A related advantage of keeping the particles in a state of suspension is that the suction pressure, caused by compressed air passingthrough opening 22 and mixing nozzle 21, will enable particles to be aspirated from chamber 10 at a relatively uniform rate, permitting the powder dosage to be precisely regulated.

Furthermore, by cutting off the supply of compressed air to opening 30, just before cutting off the compressed air feed to the gun 11, the particles located in pipe insert 28 lump together. This restricts the undesired flow of powder through pipe insert 28, responsive to residual pressure in container 10, when the spray gun 11 is switched off.

Additionally, the provision on the diffuser of a bellshaped body 32 having channels 33 and 35 for the passage of compressed air enables the force and shape of the powder flow to be changed. More specifically, air passing through channel 33 prevents the flow at the lateral edge of the diffuser from breaking up, while tangential inlets 36 prevent powder from adhering to the bell-shaped body.

Certain modifications have been described as contemplated within the scope of the present invention. Included in these are the following: The finishing container 10 may be formed of double walls, the inner of which being porous to create a uniform turbulence throughout the entire chamber; a meter may be provided to automatically regulate the amount of powder within the finishing container; the feed connection 14 may be provided with a ventilating bore to relieve excess pressure in the finishing container; the feed con nection 14 may also be extended within the finishing container to cause the fluidization of the particles to be limited to a distance from the container intake; the finishing container may be mounted on a swivel so as to be pivotal from its upright position, thus varying the height of the spray guns.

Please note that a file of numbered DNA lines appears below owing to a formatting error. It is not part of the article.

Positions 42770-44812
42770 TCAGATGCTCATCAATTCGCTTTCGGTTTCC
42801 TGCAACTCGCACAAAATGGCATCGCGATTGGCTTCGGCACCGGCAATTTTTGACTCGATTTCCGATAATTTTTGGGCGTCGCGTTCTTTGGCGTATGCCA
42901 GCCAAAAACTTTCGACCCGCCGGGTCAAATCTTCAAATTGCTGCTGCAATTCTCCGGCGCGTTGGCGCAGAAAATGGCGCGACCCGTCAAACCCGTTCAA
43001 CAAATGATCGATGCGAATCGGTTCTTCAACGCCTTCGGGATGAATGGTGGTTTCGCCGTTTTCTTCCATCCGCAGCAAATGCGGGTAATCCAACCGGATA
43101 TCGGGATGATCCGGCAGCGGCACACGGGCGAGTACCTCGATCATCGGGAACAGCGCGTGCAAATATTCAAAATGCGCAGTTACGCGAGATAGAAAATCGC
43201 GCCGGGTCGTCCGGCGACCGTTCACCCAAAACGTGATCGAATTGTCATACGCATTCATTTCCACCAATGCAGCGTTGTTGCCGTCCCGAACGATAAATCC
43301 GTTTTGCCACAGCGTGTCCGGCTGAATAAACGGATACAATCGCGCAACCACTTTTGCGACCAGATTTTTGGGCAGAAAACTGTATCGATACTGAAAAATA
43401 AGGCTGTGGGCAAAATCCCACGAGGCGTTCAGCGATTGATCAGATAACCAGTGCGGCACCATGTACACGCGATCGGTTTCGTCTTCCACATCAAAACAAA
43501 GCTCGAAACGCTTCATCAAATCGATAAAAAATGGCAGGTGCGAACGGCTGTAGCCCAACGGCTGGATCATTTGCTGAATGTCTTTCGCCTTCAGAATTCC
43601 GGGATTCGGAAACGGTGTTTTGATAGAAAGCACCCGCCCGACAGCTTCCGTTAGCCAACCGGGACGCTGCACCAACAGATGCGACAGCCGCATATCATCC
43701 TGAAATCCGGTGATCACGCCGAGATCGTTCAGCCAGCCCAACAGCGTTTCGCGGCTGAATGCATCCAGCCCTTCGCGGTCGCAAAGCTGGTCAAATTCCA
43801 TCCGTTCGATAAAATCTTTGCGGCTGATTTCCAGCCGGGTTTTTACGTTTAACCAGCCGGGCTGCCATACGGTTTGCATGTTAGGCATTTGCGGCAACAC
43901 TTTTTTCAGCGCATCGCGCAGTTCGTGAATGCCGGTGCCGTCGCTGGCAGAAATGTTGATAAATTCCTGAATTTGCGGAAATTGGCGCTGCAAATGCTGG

Although the invention has been described with reference to particular preferred forms, it will be appreciated by those skilled in the art that additions, substitutions, modifications, and deletions not specifically described may be made without departing from the spirit or scope of the present invention as defined in the appended claims.

What is claimed is:

1. A process for coating objects with powdery substances, the process utilizing: a finishing container; at least one compressed air operated spraying system, including a powder diffusing means, being connected to and communicating with the finishing container; first means for creating a bed of turbulence within the finishing container; means for creating a bed of turbulence within the spraying system adjacent the diffusing means; and third means, cooperable with said diffusing means, for creating an aspirating force to aspirate powder particles from the finishing container through the diffusing means; the process comprising:

creating a first bed of turbulence in the finishing container to place powder particles contained therein in a fluidized state;

creating a second bed of turbulence within the spraying system adjacent the diffusingmeans to place powder particles located thereat in a fluidized state; and

aspirating powder particles from the finishing container through the diffusing means while maintaining the particles in a fluidized state.

2. The process of claim ll further utilizing: a plurality of spraying systems connected to the finishing container; and means for independently controlling the flow output of each spraying system; the process further including the step of: